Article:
Mr. Orlando prefaced his remarks by clarifying that when he talks about China and Russia, he’s referring to the activities of their governments, not their people. He also said that he isn’t advocating across-the-board decoupling from the Chinese economy and that he recognizes the importance of attracting foreign talent, including students, to the U.S. to compete in these five areas.

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Semiconductors are among the five technologies that are considered key to maintaining an edge. A semiconductor facility in Malta, N.Y.


Photo:

Adam Glanzman/Bloomberg News

He said it isn’t practical for the counterintelligence center to look at such a wide range of fields and that the threat of Chinese companies like Huawei Technologies Co. dominating 5G has already been highlighted.

As part of its new priorities, the counterintelligence center named

Edward You,

a career FBI agent and an expert on biological threats, to a newly created position to focus on emerging and disruptive technologies. Mr. You said Thursday that a goal is to raise awareness that China’s efforts to develop the world’s largest data set of genetic and other biological information pose a threat beyond individual privacy issues.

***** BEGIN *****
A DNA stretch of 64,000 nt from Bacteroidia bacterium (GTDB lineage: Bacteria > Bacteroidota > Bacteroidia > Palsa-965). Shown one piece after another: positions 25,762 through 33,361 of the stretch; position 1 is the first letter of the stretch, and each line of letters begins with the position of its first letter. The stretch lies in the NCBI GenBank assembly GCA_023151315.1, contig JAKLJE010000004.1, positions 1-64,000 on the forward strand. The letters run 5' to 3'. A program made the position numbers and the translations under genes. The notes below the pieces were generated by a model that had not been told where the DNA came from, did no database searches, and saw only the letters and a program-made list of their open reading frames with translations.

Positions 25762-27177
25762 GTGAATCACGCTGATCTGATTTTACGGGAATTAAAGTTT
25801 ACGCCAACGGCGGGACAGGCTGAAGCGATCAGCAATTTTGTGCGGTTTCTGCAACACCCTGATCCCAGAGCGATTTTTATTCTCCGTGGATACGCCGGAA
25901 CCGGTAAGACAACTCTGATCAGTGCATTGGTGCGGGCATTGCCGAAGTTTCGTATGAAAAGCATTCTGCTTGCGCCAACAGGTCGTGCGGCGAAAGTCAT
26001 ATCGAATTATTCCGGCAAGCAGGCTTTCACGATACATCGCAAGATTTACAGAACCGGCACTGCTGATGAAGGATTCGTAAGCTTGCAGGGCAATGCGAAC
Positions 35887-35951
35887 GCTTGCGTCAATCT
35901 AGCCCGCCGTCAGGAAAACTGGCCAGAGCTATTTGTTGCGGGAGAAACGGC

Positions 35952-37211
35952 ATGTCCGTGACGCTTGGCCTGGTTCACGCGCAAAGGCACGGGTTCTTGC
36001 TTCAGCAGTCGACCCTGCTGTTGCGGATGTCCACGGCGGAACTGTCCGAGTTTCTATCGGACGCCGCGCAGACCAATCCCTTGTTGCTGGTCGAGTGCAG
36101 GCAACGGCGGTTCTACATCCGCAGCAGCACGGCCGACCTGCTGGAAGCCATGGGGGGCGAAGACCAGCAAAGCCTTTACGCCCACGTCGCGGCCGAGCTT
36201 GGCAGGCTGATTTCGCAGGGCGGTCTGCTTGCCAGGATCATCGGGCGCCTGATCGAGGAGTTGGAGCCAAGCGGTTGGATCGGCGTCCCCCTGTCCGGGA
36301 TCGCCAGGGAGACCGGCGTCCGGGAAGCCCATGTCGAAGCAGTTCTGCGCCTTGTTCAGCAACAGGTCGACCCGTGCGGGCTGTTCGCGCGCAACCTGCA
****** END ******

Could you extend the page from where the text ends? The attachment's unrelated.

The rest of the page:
While Chinese companies such as

BGI Group

have continued harvesting global biological data by offering genetic-testing services, China’s government has effectively stopped granting access to its own peoples’ data, Mr. You said. “It’s a one-way street,” putting other countries at a disadvantage, he said.

A BGI spokesman accused the U.S. of spreading disinformation, and said the company protects all data in compliance with international standards and local regulations, and that the company isn’t linked to the Chinese government.

The new priorities of the counterintelligence center, which falls under the Office of the Director of National Intelligence, are in line with reports issued last year by a House Armed Services Committee group and the House Intelligence Committee. Those reports urged the Defense Department to rethink national security, including by investing in artificial intelligence, quantum computing and biotechnology, and said intelligence agencies needed to adapt to “a changing geopolitical and technological environment increasingly shaped by a rising China.”